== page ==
12 Rules to Properly Design Your Stacking PCB

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Stacked PCB assemblies utilize two or more populated circuit boards joined together vertically to provide increased functionality in a compact footprint.

With consumer electronics and IoT devices constantly pushing for greater capability in smaller sizes, stacking boards can solve these demands through vertical rather than lateral expansion. This allows fitting elaborately multilayered and dense designs into shrinkingly thin packages.

However, transitioning from single PCB products to interconnecting stacked boards in 3D assemblies introduces new complexity in layout, error-proofing, manufacturability, and reliability assurance.

By following these 12 fundamental design rules for stacked configurations discussed below, engineers can avoid common mistakes and harness maximum benefit from multilayer PCB stacking techniques.

Rule 1: Define Interconnection Architecture

The first step in planning any stacked board system should focus on mapping the required electrical connectivity between layers based on circuit blocks and signals needing to transition across stack boundaries.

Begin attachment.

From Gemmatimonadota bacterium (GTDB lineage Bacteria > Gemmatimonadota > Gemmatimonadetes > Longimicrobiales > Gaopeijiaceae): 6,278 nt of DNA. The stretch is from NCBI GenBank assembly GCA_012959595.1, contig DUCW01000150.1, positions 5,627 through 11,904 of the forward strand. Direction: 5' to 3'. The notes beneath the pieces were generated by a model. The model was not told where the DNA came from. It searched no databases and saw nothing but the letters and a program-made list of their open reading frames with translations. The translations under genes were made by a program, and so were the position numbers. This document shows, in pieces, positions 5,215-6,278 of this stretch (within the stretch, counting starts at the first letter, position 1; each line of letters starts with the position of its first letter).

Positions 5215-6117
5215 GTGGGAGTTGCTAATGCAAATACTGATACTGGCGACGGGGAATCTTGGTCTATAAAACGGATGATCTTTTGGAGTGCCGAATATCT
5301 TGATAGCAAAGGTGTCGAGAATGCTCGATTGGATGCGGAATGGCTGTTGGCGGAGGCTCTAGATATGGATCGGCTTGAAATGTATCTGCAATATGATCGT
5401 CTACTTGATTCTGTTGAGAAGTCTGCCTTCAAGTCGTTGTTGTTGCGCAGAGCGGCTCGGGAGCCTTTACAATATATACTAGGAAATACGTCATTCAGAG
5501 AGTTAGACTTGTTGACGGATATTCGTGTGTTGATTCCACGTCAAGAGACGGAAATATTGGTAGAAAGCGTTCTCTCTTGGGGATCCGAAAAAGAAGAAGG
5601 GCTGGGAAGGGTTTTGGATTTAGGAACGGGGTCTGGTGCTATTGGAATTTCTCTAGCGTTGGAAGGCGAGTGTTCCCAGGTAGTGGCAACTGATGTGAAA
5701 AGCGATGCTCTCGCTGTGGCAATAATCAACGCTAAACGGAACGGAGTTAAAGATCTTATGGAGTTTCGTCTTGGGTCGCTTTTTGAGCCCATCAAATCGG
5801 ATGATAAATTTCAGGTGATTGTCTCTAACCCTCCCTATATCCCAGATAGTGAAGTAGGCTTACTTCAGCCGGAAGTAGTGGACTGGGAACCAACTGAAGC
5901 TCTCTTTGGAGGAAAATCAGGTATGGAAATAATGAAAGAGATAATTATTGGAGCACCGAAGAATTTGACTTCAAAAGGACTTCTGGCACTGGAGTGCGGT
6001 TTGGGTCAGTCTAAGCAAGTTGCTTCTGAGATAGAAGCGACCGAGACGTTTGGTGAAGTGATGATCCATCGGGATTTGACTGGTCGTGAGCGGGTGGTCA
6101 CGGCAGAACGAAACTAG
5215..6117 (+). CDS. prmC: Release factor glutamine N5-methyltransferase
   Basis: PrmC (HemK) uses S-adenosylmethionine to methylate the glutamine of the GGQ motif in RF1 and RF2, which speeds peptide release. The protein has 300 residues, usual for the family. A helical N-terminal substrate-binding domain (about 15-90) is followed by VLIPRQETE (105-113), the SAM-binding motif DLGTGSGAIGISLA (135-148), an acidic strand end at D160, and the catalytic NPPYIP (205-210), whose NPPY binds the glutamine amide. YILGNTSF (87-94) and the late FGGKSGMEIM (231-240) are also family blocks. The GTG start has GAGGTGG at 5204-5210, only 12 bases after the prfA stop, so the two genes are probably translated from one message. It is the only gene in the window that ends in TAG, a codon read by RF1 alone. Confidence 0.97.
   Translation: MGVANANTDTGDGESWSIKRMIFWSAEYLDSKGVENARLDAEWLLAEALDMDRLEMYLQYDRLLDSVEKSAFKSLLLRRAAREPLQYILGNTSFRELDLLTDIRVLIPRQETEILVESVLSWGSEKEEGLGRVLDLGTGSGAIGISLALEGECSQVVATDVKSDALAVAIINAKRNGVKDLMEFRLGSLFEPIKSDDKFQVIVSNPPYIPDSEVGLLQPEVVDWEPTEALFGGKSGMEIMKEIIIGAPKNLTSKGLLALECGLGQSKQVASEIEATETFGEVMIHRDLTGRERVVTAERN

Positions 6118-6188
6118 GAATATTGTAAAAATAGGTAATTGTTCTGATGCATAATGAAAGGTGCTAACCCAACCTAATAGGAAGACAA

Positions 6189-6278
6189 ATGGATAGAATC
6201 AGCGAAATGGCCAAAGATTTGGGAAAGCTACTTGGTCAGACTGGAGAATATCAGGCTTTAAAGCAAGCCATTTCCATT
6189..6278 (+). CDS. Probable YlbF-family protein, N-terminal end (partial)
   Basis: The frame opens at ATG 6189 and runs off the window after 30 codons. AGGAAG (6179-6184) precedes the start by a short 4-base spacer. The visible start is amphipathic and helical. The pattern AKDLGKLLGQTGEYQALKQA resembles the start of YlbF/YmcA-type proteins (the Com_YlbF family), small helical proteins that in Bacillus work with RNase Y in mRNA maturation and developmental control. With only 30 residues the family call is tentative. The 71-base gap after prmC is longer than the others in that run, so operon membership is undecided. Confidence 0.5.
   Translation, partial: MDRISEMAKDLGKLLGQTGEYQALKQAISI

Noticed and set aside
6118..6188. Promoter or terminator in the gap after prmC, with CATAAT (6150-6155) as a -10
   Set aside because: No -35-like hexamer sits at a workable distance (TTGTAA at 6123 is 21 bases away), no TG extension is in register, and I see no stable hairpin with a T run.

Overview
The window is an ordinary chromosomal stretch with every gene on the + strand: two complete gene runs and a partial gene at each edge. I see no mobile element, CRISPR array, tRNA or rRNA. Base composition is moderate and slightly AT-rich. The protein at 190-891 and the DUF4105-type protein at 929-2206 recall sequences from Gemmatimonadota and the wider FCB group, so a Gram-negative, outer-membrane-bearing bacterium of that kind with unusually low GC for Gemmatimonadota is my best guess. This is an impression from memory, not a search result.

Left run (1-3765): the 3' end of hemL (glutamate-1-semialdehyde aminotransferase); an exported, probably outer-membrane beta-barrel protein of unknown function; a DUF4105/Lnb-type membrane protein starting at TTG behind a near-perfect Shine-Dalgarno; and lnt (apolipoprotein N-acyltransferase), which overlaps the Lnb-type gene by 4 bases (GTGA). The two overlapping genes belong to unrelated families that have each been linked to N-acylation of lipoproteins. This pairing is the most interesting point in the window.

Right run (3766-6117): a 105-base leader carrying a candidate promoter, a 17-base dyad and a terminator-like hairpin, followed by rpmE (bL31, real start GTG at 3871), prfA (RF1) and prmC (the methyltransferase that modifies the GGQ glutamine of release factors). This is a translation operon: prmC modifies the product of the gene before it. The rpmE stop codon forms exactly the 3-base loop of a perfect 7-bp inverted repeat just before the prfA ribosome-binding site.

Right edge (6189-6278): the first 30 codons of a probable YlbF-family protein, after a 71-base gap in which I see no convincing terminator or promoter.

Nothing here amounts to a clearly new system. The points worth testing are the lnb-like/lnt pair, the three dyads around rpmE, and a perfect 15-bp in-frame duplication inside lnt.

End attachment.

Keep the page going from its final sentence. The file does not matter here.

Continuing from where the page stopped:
Several approaches exist for routing links between boards:

Board-to-Board Connectors

  • Require mating connectors on each layer
  • Provide reconfigurability
  • Add cost and thickness

**Flex Circuit Interposers **

  • Thin, bendable flex layers route signals
  • Maintain flexibility between rigid boards
  • Allows complex branching

Board Stacking Headers

  • Female sockets solder onto boards
  • Males pins interconnect vertically
  • Limit connections available

Castellated Plated Half-Holes

  • Extended pads on board edges
  • Solder joints bridge layers
  • Compact and simple

Select architecture based on connection density needs, whether stacking aims for modularity versus minimized thickness, shock/vibration environment, and end application.

Rule 2: Partition Logical Blocks to Boards

Allocation of circuit functions across discrete PCB layers in the stack requires strategic optimization based on:

  • Related components placed locally
  • Noise sensitive circuits isolated
  • Shared power regulated separately
  • Critical links routed point-to-point

Well-planned partitioning minimizes inter-board connections needing tier-spanning resources. This reduces parasitic loading on signals crossing boundaries.

For complex systems, model different partitioning schemes for performance tradeoffs before layout.

Rule 3: Define Board Roles and Connectivity

With circuits divided by logic blocks, define essential connectivity pathways between layers based on functional chains needing:

Data Handoff

  • Processors → Memory flows
  • Bus links between controllers

Power Transfer

  • Switching supplies → Local regulators
  • Noise-sensitive domains isolated

Precision Forwarding

  • Reference clocks → RF synthesizers
  • Analog sensor signals → ADCs

Map boards into senders, receivers, and any required “repeater” layers, like buffered signal re-drivers or voltage regulators that facilitate inter-plane connectivity.

Rule 4: Stack Thin Dielectrics for EM Control

Managing electromagnetic radiation becomes more critical when embedding increased functionality spanning across metal-filled board layers.